1.1. Background

The idea of a link tax is commonly attributed to the German publisher "Axel Springer". They claim that "Links" can't be free and that the Internet is a "Rechts-freier Raum" (lawless space). To overcome this situation, they invented the "Leistungsschutzrecht", which in turn is the founding of the EU proposal.

Implementing this memo will satisfy all those "Right-Wing" claims:

Furthermore they can speed up their content delivery substantially by paying the transit and access providers for a higher level of service quality. This way the net neutrality of the "Left-Wing" needs not to be touched.

1.2. Requirements Language

The key words "MUST", "MUST NOT", "REQUIRED", "SHALL", "SHALL NOT", "SHOULD", "SHOULD NOT", "RECOMMENDED", "MAY", and "OPTIONAL" in this memo are to be interpreted as described in RFC 2119.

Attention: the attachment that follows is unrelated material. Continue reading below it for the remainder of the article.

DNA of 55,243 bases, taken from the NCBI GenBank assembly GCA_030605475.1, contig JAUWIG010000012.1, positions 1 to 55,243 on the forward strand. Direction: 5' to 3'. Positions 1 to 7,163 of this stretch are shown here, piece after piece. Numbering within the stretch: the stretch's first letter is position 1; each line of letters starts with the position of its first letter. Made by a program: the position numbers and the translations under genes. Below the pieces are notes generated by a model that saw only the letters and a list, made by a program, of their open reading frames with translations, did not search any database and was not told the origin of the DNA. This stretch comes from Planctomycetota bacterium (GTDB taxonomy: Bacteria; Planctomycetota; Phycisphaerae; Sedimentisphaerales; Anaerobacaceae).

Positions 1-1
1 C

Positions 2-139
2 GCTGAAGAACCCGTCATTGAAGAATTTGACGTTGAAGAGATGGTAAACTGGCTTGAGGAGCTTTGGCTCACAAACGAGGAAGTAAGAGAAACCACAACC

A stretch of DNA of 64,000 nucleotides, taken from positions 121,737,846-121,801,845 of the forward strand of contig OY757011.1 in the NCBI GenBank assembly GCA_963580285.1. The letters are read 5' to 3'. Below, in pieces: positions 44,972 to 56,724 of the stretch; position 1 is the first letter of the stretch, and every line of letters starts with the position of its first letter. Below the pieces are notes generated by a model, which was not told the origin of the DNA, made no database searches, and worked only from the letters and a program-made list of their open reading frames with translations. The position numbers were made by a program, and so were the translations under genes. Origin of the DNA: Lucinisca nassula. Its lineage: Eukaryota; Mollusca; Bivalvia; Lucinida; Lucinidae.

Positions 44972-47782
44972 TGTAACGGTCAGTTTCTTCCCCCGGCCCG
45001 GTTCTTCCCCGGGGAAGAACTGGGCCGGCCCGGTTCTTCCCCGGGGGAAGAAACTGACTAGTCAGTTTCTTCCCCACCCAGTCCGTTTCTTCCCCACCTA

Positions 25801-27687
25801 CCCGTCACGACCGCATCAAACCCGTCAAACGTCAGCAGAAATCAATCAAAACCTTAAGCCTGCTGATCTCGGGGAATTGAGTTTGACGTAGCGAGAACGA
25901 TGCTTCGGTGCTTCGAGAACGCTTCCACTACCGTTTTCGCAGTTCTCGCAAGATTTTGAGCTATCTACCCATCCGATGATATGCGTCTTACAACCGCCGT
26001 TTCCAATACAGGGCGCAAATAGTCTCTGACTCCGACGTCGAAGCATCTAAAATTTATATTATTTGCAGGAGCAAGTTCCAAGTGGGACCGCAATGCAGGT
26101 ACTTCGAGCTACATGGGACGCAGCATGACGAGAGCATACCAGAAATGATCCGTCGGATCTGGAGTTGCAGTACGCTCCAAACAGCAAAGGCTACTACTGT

2. Referencing restricted content

References to remote content are done by "links" in the "Left-Wing" universe. The only relevant environment for links for the purposes of this memo is the World Wide Web. There the "link" is represented by the <LINK> element or the <A> element.

2.1. The RIGHT element

The new <RIGHT> element is a modification of the existing <LINK> element. It differs from the former by the retrieval method used by the client browser, and two additional attributes.

When accessing the referenced resource of the RIGHT element, the browser MUST initiate the connection using the TCP options described in Section 3.

2.2. Monetarization

The RIGHT element MAY have an attribute named "tax", which contains an opaque token. The token SHOULD be a Base64 string. The attribute MUST not processed, if the token does exceed the Base64 charset. It MAY even check, if the token is really a Base64 encoding.